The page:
This year, Lent has not been a seemingly endless series of extra tasks and groanings about the work load. My former spiritual director tried to assure me that that was not how Lent was supposed to be. Rather than set out a plan that neatly fit into the 40 days of the season, I now look back and see what God has given me. I have used this time to write more, read more, and pray more--a serendipitous gift--something I could not create for myself through planning. This has not been a classic 40 days of Lenten discipline; I know that Lent doesn't mean drudgery, it's supposed to mean growth. Maybe growing through writing, reading and prayer--though I didn't read Augustine or Paul and did not pray the Daily Office or from the Book of Common Prayer, I believe that God and I met.
The discipline actually began in December last year; I have read more, written more, prayed more, attended to my primary relationships (finding profound joy in my wife and children) more and exercised more than I have in years. Though I haven't deeply planted my activity in congregational life in the past 2 years, I have still been able to attend to the word of God and preach and still speak something of value to congregations. I honestly don't know how pastors grow in their faith while they attend to the work of congregational life. Maybe it is because I have a preference for introversion and congregational life is more often an extroverted life style. My wife and I moved to South Dakota eight years ago not holding a solid idea of how God was going to use me. It took me about 3 years to get an idea and 5 more to live that idea out vocationally, all while raising two children we didn't have when we arrived. Because that vocation in both my family and in ministry now feels like my own skin, the next few years will be a deeper discernment of how the next season of my life will form.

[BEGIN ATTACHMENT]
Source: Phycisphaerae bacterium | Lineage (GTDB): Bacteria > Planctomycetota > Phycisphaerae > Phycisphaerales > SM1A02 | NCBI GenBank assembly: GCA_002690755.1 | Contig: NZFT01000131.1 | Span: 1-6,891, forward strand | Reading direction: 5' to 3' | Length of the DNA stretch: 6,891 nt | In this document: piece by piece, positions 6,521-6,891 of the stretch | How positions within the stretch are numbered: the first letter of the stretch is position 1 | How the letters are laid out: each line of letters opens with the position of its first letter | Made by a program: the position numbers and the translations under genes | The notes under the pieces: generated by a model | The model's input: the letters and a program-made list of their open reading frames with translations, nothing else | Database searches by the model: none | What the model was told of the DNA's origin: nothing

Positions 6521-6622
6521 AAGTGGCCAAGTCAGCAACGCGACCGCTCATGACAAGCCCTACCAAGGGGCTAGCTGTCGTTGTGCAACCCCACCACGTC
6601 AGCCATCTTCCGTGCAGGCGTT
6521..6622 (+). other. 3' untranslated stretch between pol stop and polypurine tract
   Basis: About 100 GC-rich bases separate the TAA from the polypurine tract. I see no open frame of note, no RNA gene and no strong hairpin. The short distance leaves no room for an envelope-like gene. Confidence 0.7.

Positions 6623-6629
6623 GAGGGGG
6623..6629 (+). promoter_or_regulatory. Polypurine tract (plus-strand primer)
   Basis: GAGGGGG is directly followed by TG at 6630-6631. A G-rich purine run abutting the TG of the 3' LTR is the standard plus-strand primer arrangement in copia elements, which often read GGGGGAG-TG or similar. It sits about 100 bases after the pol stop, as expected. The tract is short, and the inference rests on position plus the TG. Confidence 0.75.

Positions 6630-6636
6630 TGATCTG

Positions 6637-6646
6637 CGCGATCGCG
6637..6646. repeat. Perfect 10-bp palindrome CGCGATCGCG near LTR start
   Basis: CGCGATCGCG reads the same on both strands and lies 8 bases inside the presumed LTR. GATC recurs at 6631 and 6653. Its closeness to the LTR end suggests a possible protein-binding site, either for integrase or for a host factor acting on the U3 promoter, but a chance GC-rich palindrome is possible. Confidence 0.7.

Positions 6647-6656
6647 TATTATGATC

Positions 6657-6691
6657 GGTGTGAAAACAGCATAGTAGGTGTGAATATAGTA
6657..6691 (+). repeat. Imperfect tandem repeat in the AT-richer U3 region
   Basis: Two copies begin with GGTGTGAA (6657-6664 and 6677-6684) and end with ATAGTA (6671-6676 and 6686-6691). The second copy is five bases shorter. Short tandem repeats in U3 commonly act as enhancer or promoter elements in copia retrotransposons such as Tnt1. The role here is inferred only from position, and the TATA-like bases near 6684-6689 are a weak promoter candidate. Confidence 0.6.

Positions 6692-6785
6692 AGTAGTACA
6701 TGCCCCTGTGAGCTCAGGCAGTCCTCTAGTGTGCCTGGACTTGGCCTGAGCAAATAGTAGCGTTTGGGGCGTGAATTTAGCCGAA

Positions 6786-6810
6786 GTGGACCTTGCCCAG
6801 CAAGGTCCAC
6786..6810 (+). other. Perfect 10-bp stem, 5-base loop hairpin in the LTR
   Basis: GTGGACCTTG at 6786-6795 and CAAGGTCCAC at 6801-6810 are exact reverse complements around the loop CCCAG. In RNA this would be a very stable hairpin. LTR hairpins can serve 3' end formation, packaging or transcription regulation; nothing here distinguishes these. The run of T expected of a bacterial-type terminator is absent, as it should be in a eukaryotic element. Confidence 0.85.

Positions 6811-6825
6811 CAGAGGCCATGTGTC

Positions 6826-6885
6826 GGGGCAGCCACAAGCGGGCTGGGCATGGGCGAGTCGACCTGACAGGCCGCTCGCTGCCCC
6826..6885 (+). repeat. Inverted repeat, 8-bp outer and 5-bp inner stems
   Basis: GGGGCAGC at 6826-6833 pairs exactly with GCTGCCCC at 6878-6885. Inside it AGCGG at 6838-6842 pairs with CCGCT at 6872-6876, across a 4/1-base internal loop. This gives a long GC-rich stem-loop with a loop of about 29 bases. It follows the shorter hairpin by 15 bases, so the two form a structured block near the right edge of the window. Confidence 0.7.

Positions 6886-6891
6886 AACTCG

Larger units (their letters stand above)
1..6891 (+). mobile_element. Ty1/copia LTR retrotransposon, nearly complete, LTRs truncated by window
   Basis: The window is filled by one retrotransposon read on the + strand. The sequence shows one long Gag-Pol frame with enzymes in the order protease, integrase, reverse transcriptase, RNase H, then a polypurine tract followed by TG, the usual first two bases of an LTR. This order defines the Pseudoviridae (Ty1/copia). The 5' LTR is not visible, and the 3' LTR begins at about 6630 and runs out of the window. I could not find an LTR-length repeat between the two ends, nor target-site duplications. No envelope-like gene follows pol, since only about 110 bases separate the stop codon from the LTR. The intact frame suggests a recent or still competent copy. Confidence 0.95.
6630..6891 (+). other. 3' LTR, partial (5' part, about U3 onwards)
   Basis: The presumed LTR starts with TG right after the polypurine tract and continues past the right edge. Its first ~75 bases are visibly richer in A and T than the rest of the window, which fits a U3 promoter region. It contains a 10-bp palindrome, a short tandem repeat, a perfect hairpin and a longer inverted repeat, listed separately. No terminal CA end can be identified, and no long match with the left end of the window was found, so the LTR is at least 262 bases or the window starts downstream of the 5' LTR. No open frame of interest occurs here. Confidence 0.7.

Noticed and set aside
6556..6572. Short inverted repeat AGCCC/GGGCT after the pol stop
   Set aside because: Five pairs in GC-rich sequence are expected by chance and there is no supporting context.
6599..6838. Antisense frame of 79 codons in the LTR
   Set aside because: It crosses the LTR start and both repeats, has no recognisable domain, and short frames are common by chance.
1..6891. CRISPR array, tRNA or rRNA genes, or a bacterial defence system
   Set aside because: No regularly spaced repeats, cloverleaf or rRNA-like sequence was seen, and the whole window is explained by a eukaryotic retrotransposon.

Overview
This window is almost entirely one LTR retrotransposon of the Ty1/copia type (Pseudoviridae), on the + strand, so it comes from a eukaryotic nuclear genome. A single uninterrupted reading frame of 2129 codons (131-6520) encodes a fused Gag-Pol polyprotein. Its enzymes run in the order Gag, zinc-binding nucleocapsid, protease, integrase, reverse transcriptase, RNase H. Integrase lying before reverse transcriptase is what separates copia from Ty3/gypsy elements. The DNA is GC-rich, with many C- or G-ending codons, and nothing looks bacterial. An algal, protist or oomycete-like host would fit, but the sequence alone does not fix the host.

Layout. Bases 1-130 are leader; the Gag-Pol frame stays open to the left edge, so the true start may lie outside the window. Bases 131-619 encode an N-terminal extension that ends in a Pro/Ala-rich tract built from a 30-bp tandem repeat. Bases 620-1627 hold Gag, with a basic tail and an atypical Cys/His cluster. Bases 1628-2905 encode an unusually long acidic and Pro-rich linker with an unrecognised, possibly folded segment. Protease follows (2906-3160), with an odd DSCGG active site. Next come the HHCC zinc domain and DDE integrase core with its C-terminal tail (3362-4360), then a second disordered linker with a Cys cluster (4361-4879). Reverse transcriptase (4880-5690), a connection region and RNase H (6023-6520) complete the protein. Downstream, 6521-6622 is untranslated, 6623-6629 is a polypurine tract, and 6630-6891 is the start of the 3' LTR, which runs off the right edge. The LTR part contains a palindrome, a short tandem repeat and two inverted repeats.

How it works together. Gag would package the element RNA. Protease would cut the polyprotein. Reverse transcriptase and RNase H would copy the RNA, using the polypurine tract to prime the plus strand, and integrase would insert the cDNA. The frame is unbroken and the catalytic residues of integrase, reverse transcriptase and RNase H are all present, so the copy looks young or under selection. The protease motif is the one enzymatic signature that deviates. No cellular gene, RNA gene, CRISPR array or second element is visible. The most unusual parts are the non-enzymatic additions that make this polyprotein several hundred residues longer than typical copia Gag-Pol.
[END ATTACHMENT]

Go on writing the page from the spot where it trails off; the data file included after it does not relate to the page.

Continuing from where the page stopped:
Maybe this new discipline and reflection will come out in my Holy Week sermons. For the first time in many years, I am responsible for all the sermons of the week (maybe the first time--I don't fully remember). I have always approached Good Friday with the most trepidation. I don't care to make excuses for the challenges of the texts (a pet peeve of mine), yet I never thought that my words can somehow do justice to the ethos of the day. Maybe I have residual pastoral authority issues from the early days of making sense of my calling. Maybe it is this Holy Week that the theological soil I have turned and tilled will bear fruit. For the first time in over 10 years of ministry I have come to this Holy Week not completely spent from Lenten activities. I know better than to expect a great epiphany from my time of reflection--but I have great hope that God will use me to provide a word that reaches people in a place of peace.